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TAI Sees Growth Of Interest In T129, ANKA UAV

TAI Sees Growth Of Interest In T129, ANKA UAV

TAI Sees Growth Of Interest In T129, ANKA UAV tai sees growth of interest in t129, anka uav TAI Sees Growth Of Interest In T129, ANKA UAV e11

Turkish Aerospace Industries (TAI) is looking to build upon the interest its products, most notably the T129 attack helicopter and Anka unmanned aerial vehicle (UAV), at the 2018 Singapore Air Show.

TAI Vice President for Corporate Marketing and Communications, Tamer Ozmen, told journalists that the company is nearing a signature on a prospective sale of 30 T129s to Pakistan. He also stated that TAI is in “advanced discussions” for selling the T129 to Bangladesh, Philippines and Thailand.

Regarding Pakistan, Ozmen confirmed that the T129 was selected due to its performance in hot-and-high conditions. In August 2017, another TAI official said that the T129 possessed competitive life-cycle costs.

TAI is now embarking on expanding its business activities to other markets, especially in Southeast Asia.

Bangladesh has emerged as a market of interest. Dhaka is reportedly interested in the T129 and Anka UAV – a request-for-proposals has already been released for medium-altitude long-endurance (MALE) UAVs.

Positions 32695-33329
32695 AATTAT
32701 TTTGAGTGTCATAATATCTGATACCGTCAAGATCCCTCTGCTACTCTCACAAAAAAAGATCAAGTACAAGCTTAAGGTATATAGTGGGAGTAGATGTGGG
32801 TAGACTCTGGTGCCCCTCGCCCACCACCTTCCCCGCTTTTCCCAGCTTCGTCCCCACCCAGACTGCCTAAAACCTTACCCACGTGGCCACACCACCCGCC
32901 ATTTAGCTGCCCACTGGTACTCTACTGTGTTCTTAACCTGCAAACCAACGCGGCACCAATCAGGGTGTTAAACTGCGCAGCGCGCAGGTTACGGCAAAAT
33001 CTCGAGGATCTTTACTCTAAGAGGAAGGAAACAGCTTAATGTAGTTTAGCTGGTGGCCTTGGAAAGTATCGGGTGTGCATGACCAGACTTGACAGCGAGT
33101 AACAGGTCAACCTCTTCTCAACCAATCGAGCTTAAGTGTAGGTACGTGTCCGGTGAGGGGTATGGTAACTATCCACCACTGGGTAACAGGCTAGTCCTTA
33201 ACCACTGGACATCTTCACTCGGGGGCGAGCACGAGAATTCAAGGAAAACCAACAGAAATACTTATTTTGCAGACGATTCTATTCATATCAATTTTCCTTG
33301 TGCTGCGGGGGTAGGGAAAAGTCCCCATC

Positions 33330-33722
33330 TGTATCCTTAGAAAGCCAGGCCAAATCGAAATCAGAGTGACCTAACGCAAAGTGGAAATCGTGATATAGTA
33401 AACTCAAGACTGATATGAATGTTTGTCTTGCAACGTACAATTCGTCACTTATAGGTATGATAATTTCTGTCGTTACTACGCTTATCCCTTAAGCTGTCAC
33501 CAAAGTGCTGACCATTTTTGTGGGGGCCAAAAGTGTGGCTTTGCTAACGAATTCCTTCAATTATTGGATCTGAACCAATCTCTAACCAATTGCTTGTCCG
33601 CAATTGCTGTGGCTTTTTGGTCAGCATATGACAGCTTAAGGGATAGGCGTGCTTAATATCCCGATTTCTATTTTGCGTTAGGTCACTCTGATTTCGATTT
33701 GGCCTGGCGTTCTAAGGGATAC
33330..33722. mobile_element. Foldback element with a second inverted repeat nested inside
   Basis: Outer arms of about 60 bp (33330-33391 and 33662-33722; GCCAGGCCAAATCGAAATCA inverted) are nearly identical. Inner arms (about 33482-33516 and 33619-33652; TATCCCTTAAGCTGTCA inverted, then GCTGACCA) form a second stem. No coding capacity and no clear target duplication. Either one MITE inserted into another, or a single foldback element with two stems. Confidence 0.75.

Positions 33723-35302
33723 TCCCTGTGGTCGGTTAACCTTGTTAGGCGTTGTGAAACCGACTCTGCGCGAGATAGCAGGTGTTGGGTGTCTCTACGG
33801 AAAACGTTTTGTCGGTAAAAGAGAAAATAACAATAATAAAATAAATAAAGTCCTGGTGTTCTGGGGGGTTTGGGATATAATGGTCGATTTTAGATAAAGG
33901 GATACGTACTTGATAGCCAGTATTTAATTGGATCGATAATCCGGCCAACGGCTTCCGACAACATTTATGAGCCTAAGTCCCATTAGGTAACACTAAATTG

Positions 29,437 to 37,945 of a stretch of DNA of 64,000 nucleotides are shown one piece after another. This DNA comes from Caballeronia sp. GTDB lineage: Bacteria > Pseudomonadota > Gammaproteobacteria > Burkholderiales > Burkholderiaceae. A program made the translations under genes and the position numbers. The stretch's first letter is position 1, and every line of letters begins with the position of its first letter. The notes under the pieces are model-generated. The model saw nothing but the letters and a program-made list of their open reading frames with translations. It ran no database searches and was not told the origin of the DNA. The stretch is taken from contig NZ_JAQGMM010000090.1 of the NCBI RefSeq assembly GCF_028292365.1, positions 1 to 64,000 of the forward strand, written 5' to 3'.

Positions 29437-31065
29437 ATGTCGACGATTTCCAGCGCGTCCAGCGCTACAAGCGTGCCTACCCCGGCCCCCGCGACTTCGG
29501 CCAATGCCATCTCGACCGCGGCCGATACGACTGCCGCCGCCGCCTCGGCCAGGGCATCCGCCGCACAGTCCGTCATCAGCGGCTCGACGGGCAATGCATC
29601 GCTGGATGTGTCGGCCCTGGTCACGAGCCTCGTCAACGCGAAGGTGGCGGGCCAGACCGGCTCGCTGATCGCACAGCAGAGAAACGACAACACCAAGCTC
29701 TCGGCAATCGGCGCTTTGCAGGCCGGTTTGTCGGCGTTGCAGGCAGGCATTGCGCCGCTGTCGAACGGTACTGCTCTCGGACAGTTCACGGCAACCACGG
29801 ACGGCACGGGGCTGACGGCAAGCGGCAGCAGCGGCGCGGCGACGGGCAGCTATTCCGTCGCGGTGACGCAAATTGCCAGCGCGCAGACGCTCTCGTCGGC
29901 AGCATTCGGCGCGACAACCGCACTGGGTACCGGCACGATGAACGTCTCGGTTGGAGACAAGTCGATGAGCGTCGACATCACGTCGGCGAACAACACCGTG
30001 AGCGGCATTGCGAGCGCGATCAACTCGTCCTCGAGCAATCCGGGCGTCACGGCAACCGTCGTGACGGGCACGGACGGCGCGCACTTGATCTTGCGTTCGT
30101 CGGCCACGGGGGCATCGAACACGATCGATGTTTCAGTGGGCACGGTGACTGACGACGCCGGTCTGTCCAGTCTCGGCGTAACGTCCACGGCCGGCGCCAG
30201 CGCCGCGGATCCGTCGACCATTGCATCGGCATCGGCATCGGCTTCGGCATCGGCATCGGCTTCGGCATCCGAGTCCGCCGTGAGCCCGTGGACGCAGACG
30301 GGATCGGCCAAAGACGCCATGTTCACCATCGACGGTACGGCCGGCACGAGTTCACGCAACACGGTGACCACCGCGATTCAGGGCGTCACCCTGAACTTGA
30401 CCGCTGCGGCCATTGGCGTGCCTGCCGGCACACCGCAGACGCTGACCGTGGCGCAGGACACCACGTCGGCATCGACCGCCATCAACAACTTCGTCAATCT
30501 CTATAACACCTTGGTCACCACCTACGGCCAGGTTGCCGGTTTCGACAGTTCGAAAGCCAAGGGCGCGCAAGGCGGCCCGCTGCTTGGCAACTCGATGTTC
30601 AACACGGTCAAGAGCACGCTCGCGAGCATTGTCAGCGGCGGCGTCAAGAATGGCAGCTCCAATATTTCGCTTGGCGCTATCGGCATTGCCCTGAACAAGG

In January, TAI signed an agreement with PT Dirgantara Indonesia (PTDI) to support the latter’s MALE UAV program. PTDI has proposed a stopgap – ahead of an indigenous platform – based on the TAI Anka. Prior to the UAV agreement, TAI also agreed to provide support for the PTDI N219 utility aircraft.

With a stated requirement for 23 new attack helicopters, the Philippines has also emerged as a potential T129 buyer. Being a AW159 operator, the T129 would make for a natural fit for the Philippines as it would enable for engine commonality between two different platforms.

Thailand also has a requirement for new attack helicopters, with the T129 being in contention. Thailand, like Pakistan, is also a customer of big-ticket Chinese weapons, such as conventional submarines. Through the T129 and Anka, Turkey could find itself providing for a niche in close air support (CAS) weapons.

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